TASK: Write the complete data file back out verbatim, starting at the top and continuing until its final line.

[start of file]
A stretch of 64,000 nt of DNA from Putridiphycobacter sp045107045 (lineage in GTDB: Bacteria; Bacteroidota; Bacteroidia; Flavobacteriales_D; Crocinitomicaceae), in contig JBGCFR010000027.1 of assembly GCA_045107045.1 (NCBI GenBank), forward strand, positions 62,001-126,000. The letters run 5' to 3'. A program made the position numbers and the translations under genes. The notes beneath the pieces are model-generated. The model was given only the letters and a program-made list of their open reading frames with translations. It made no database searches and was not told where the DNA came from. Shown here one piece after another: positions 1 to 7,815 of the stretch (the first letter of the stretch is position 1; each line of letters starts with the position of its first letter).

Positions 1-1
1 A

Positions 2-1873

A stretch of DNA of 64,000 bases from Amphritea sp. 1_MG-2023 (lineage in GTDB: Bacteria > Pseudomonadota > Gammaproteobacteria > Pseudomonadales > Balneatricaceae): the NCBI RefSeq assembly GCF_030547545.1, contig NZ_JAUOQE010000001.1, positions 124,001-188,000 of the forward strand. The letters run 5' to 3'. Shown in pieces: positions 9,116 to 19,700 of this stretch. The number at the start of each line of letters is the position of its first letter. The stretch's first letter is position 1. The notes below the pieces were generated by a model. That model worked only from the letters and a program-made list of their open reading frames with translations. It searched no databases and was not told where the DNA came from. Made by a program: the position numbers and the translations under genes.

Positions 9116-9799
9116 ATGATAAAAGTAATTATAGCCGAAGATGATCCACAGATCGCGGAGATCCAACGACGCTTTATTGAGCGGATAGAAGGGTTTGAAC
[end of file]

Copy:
A stretch of 64,000 nt of DNA from Putridiphycobacter sp045107045 (lineage in GTDB: Bacteria; Bacteroidota; Bacteroidia; Flavobacteriales_D; Crocinitomicaceae), in contig JBGCFR010000027.1 of assembly GCA_045107045.1 (NCBI GenBank), forward strand, positions 62,001-126,000. The letters run 5' to 3'. A program made the position numbers and the translations under genes. The notes beneath the pieces are model-generated. The model was given only the letters and a program-made list of their open reading frames with translations. It made no database searches and was not told where the DNA came from. Shown here one piece after another: positions 1 to 7,815 of the stretch (the first letter of the stretch is position 1; each line of letters starts with the position of its first letter).

Positions 1-1
1 A

Positions 2-1873

A stretch of DNA of 64,000 bases from Amphritea sp. 1_MG-2023 (lineage in GTDB: Bacteria > Pseudomonadota > Gammaproteobacteria > Pseudomonadales > Balneatricaceae): the NCBI RefSeq assembly GCF_030547545.1, contig NZ_JAUOQE010000001.1, positions 124,001-188,000 of the forward strand. The letters run 5' to 3'. Shown in pieces: positions 9,116 to 19,700 of this stretch. The number at the start of each line of letters is the position of its first letter. The stretch's first letter is position 1. The notes below the pieces were generated by a model. That model worked only from the letters and a program-made list of their open reading frames with translations. It searched no databases and was not told where the DNA came from. Made by a program: the position numbers and the translations under genes.

Positions 9116-9799
9116 ATGATAAAAGTAATTATAGCCGAAGATGATCCACAGATCGCGGAGATCCAACGACGCTTTATTGAGCGGATAGAAGGGTTTGAAC